Italy’s Parliament looked unlikely Friday to break a five-day stalemate over the election of a new president as political parties remained at odds over the crucial decision.

The center-right bloc was set to vote for Senate speaker Maria Elisabetta Alberti Casellati, but they do not have a majority and center-left parties oppose the choice.

Casellati, 75, earned a reputation as a staunch loyalist of former premier Silvio Berlusconi when she defended him from accusations of soliciting sex from an underage prostitute in the “bunga bunga” affair, from which he was eventually acquitted.

“I have known Elisabetta Casellati for more than 30 years and I can guarantee she would be absolutely fit,” Berlusconi wrote on Facebook.

If elected, Casellati would be Italy’s first female president. The gambit would succeed if some center-left or independent lawmakers broke ranks and joined the center-right in supporting her, but it looks like a long shot.

The election is decided by 1,009 national and regional lawmakers, and the winning candidate needs a 505 majority. The center-right controls around 450 votes, the center-left a similar number, while the remaining lawmakers are unaffiliated or belong to smaller groups.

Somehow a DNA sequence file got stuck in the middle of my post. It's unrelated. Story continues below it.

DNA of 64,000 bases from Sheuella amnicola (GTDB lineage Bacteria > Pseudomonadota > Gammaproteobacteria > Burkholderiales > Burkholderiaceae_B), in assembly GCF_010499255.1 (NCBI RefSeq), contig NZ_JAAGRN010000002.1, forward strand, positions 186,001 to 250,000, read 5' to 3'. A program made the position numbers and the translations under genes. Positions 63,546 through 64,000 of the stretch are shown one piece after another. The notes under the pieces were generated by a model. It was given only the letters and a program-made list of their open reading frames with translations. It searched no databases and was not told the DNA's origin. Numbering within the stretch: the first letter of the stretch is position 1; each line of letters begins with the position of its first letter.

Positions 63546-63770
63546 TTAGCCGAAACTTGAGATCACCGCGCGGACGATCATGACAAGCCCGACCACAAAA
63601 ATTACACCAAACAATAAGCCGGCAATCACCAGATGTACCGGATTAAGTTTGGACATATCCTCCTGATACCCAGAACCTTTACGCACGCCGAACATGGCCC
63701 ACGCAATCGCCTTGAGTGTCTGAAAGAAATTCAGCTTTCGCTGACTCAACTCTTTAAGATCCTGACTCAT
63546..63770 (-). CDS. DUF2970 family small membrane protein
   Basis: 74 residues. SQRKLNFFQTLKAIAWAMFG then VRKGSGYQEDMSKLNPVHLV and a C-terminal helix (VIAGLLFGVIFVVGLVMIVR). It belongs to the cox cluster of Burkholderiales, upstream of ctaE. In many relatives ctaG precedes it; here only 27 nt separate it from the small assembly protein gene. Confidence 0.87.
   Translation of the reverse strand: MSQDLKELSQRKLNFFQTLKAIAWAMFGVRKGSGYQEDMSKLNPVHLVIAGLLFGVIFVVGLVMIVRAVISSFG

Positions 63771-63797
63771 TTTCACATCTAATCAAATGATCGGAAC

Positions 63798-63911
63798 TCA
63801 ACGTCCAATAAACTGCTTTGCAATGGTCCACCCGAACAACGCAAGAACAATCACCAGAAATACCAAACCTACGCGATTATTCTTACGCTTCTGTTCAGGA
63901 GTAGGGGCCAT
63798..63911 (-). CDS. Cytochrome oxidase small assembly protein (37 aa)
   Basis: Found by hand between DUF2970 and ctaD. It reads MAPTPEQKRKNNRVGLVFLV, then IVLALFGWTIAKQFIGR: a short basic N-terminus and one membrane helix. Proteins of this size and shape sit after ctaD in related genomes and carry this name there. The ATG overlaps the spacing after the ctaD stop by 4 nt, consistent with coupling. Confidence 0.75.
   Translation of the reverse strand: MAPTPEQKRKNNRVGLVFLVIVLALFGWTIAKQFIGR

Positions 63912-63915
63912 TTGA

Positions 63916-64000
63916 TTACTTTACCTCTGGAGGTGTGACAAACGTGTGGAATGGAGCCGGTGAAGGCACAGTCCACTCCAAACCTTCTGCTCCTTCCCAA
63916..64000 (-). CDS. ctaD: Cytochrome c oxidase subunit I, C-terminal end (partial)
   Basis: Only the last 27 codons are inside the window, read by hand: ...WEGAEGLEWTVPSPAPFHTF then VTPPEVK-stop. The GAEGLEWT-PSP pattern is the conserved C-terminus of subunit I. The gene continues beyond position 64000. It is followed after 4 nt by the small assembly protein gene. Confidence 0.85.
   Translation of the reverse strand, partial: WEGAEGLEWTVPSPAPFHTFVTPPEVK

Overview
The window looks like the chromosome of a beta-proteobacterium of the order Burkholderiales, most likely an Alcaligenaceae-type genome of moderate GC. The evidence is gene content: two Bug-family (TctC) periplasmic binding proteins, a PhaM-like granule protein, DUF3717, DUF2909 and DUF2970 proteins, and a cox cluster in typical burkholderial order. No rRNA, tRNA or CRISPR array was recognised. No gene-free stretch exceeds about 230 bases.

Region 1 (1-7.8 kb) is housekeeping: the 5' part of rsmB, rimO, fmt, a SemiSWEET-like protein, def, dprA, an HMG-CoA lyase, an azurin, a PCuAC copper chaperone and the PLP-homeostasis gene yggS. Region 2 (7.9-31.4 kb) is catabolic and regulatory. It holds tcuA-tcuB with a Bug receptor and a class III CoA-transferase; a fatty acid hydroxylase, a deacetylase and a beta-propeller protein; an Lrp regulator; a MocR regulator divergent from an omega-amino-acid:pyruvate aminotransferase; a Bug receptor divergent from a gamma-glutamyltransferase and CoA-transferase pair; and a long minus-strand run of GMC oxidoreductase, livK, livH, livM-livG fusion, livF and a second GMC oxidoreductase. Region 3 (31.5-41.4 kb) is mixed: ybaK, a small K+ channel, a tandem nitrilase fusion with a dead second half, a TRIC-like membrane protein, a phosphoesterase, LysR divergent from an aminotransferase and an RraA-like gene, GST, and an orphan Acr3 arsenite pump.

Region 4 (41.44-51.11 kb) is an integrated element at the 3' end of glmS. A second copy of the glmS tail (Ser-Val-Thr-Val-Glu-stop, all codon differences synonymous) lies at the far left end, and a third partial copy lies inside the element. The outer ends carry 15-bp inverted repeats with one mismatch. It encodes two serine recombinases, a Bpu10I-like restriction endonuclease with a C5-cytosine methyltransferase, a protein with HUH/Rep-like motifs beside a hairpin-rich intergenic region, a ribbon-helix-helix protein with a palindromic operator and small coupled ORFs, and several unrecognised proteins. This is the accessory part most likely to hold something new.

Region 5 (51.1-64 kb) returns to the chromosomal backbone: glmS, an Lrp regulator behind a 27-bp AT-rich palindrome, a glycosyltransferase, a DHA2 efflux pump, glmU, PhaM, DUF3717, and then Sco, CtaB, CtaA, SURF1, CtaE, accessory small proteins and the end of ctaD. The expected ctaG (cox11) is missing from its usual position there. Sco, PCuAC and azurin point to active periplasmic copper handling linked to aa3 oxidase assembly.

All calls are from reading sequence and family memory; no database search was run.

Growing bad blood

In a sign of growing bad blood between the two main camps, Democratic Party leader Enrico Letta accused the center-right of trying to sow divisions, rather than work toward a consensus candidate.

“I want to express profound disappointment for this method. We trusted them until now, I hope we did not make a mistake,” he said.

Antonio Tajani, the deputy leader of Berlusconi’s conservative Forza Italia party, shot back: “We only got vetoes from the left, which however never makes proposals.”

Former premier Matteo Renzi, a centrist, predicted the Casellati gamble would fail, forcing negotiations back toward a bipartisan deal. He called on the center-right to stop castings for unlikely presidential candidates.

Cross-party negotiations could intensify as Parliament decided Friday to move from one to two presidential votes per day. The first was scheduled for 11 am (1000GMT) and the second for 5 pm.

Prime Minister Mario Draghi and ex-parliamentary speaker Pier Ferdinando Casini have been tipped as top bipartisan candidates for the presidency. The re-election of outgoing President Sergio Mattarella is another option, though he has said he wants to retire.

Draghi, the ex-president of the European Central Bank, is highly-respected internationally, but there are concerns that moving him from his job would make it difficult to create a new government, possibly triggering early elections that most parties do not want.

In Italy, presidents are the cornerstone of the political system, serving a seven-year tenure, while prime ministers change almost yearly. Presidents name prime ministers, call elections, influence government policy discreetly and can veto laws or ministerial appointments.

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